Catholic President-elect Joe Biden's stance on abortion causes confusion, said Los Angeles Archbishop José Gomez, as he announced the formation of a working group to examine what this would mean for the bishops' conference.
Sad because the bishops failed to communicate that they understood the report's implications; predictable in that some bishops defended John Paul II against the report's finding that the pontiff shared culpability in the McCarrick case.
Distinctly Catholic: As president of the U.S. bishops' conference, Archbishop Gomez needed to stand up to the pressure for this statement, which was churlish and unbecoming. Instead, he decided to swim with the culture warriors.
At the conclusion of the U.S. bishops' two-day virtual meeting, Archbishop Gomez issued a warning to President-elect Biden, a Catholic, saying his position on abortion rights creates a "difficult and complex situation."
Although the U.S. bishops' four-year strategic plan was adopted one year ago, it was not scheduled to go into effect until January 2021. That gave the bishops a window to address two issues that have captured the world's attention since last November: the coronavirus pandemic and racial inequality.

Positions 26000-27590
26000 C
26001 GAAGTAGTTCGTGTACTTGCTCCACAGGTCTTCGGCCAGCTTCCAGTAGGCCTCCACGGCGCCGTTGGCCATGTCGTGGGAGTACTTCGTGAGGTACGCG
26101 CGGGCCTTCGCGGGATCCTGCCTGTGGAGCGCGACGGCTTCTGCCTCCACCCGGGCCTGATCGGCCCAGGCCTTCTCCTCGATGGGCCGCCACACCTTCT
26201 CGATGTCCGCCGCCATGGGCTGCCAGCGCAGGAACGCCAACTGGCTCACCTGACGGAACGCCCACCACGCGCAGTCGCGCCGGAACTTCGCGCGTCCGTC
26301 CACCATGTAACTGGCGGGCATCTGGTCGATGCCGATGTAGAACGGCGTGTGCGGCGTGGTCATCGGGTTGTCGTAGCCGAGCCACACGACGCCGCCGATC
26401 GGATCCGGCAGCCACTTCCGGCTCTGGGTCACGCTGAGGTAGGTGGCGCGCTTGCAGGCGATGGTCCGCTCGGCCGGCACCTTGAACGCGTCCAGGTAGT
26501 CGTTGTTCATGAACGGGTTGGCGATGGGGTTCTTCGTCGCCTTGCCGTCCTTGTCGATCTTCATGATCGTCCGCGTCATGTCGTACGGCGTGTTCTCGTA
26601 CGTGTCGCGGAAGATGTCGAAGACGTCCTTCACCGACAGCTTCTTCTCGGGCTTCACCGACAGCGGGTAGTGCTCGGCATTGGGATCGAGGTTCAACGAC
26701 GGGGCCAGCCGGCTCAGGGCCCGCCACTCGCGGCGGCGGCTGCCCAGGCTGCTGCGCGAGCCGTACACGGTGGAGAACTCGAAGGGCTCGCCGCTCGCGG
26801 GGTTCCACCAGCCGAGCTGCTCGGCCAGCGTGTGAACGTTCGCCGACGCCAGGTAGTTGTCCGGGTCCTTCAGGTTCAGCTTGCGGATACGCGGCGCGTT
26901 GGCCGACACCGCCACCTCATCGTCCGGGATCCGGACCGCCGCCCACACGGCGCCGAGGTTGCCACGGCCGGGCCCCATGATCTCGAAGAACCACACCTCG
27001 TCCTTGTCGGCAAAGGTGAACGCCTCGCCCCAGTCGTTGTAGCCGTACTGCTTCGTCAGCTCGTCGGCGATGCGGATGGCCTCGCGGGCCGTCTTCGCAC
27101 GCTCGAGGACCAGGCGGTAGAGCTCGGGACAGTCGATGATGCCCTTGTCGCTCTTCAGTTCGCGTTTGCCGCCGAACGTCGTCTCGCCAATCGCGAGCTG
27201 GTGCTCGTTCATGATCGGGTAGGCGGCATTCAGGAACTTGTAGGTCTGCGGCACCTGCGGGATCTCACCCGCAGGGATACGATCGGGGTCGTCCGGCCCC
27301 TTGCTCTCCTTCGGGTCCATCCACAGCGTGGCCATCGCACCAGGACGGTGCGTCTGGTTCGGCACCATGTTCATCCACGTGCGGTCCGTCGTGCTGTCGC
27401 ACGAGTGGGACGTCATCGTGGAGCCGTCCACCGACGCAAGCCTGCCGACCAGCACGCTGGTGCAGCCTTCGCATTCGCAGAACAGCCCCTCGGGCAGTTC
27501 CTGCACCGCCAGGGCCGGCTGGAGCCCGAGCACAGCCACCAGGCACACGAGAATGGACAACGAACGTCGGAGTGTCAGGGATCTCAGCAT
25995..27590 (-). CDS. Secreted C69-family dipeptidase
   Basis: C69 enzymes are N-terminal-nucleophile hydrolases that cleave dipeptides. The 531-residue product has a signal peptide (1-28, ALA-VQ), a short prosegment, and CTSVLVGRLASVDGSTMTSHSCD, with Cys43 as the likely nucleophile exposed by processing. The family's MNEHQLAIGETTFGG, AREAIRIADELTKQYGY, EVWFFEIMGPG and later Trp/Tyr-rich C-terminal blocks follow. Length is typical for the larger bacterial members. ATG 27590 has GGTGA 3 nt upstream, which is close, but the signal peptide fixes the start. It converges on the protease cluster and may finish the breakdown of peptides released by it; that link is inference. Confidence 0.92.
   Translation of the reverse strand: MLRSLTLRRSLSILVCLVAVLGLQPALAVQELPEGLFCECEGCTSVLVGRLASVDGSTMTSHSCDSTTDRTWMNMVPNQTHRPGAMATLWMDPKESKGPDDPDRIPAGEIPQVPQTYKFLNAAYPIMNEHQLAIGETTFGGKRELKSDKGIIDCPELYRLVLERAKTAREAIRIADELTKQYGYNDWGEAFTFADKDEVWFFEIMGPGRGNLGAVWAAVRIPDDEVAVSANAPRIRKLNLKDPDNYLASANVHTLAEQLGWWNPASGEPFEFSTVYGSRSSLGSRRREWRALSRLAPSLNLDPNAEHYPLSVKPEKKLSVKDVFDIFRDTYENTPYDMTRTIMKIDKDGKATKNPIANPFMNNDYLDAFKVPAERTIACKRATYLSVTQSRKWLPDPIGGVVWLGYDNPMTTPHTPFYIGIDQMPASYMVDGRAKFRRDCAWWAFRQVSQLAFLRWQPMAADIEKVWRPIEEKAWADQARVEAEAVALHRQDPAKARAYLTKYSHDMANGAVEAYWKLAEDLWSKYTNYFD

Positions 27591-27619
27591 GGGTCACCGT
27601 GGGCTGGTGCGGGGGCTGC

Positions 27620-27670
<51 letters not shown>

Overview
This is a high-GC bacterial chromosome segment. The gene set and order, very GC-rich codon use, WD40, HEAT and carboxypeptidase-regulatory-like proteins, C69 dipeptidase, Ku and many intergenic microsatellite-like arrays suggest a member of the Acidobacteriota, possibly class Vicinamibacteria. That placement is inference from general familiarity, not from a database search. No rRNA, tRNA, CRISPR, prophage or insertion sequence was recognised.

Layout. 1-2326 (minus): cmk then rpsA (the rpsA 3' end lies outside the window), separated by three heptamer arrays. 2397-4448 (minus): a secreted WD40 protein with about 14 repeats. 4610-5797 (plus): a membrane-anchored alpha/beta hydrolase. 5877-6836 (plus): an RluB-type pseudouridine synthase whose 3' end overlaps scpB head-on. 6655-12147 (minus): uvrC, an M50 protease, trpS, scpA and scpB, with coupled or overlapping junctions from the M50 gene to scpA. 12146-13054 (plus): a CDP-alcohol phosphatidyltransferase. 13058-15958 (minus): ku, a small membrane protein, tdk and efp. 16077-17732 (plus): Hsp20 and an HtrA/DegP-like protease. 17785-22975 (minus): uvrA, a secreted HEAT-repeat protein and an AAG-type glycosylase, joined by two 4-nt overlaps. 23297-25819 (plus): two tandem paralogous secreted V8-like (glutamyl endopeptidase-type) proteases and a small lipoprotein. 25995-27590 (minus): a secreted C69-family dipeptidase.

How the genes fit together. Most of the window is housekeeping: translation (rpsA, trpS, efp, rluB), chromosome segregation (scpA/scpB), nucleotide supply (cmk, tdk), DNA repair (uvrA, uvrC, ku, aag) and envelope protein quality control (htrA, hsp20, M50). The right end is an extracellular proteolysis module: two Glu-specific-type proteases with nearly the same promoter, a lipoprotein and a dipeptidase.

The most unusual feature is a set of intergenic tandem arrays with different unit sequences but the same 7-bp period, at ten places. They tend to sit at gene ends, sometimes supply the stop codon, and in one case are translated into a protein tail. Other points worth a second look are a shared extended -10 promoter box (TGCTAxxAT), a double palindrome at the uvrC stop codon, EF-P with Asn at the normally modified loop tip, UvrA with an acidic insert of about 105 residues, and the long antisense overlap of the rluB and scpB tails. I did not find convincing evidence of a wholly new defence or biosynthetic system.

Distinctly Catholic: On Day One of the bishops' meeting, we saw all the things that served to cover up the sins of former Cardinal Theodore McCarrick, and that now keep the bishops from acknowledging the sins of John Paul II.
Several U.S. bishops expressed concerns about the process for selecting bishops, unanswered questions about McCarrick's finances, the psychological and sexual health of priests and bishops, and both the progress and remaining challenges of transparency and accountability.
Distinctly Catholic: The fall assembly raises the question again: Will the U.S. bishops continue to resist the direction Pope Francis is trying to steer the church or will they engage his evangelical vision?
We say: Given what we know now about the long-lasting repercussions of the decision-making of Pope John Paul II, the U.S. bishops should seriously consider whether American Catholics can continue practices that publicly celebrate him.
Distinctly Catholic: At their 2020 fall meeting, the U.S. bishops should abandon the culture-warrior approach, be guided by concern for the common good, and build communion by focusing on poverty and racism.